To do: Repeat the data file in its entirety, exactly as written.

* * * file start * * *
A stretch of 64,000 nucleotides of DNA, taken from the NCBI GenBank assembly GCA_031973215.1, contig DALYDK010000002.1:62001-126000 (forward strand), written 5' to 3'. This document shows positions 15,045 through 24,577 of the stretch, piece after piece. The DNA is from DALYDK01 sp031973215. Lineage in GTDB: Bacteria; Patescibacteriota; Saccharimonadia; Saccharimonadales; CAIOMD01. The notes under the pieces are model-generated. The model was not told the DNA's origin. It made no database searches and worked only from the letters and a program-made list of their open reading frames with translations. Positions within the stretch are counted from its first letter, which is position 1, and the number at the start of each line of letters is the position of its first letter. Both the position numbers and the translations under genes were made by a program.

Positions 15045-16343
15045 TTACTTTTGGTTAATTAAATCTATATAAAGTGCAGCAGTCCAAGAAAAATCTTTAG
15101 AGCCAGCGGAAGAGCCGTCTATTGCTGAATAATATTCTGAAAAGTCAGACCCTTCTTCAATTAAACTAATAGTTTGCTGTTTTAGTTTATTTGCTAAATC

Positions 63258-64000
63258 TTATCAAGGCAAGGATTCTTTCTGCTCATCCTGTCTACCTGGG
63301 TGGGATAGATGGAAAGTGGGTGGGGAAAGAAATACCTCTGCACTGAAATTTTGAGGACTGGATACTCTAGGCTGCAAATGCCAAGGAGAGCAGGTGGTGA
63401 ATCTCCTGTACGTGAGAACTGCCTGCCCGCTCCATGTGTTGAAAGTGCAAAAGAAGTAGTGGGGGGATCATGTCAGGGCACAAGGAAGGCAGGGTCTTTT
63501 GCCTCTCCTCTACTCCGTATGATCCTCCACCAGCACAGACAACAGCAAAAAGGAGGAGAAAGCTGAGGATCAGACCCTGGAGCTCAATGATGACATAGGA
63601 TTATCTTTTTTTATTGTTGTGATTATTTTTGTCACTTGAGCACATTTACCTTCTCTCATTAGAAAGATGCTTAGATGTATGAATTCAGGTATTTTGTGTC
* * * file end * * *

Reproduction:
A stretch of 64,000 nucleotides of DNA, taken from the NCBI GenBank assembly GCA_031973215.1, contig DALYDK010000002.1:62001-126000 (forward strand), written 5' to 3'. This document shows positions 15,045 through 24,577 of the stretch, piece after piece. The DNA is from DALYDK01 sp031973215. Lineage in GTDB: Bacteria; Patescibacteriota; Saccharimonadia; Saccharimonadales; CAIOMD01. The notes under the pieces are model-generated. The model was not told the DNA's origin. It made no database searches and worked only from the letters and a program-made list of their open reading frames with translations. Positions within the stretch are counted from its first letter, which is position 1, and the number at the start of each line of letters is the position of its first letter. Both the position numbers and the translations under genes were made by a program.

Positions 15045-16343
15045 TTACTTTTGGTTAATTAAATCTATATAAAGTGCAGCAGTCCAAGAAAAATCTTTAG
15101 AGCCAGCGGAAGAGCCGTCTATTGCTGAATAATATTCTGAAAAGTCAGACCCTTCTTCAATTAAACTAATAGTTTGCTGTTTTAGTTTATTTGCTAAATC

Positions 63258-64000
63258 TTATCAAGGCAAGGATTCTTTCTGCTCATCCTGTCTACCTGGG
63301 TGGGATAGATGGAAAGTGGGTGGGGAAAGAAATACCTCTGCACTGAAATTTTGAGGACTGGATACTCTAGGCTGCAAATGCCAAGGAGAGCAGGTGGTGA
63401 ATCTCCTGTACGTGAGAACTGCCTGCCCGCTCCATGTGTTGAAAGTGCAAAAGAAGTAGTGGGGGGATCATGTCAGGGCACAAGGAAGGCAGGGTCTTTT
63501 GCCTCTCCTCTACTCCGTATGATCCTCCACCAGCACAGACAACAGCAAAAAGGAGGAGAAAGCTGAGGATCAGACCCTGGAGCTCAATGATGACATAGGA
63601 TTATCTTTTTTTATTGTTGTGATTATTTTTGTCACTTGAGCACATTTACCTTCTCTCATTAGAAAGATGCTTAGATGTATGAATTCAGGTATTTTGTGTC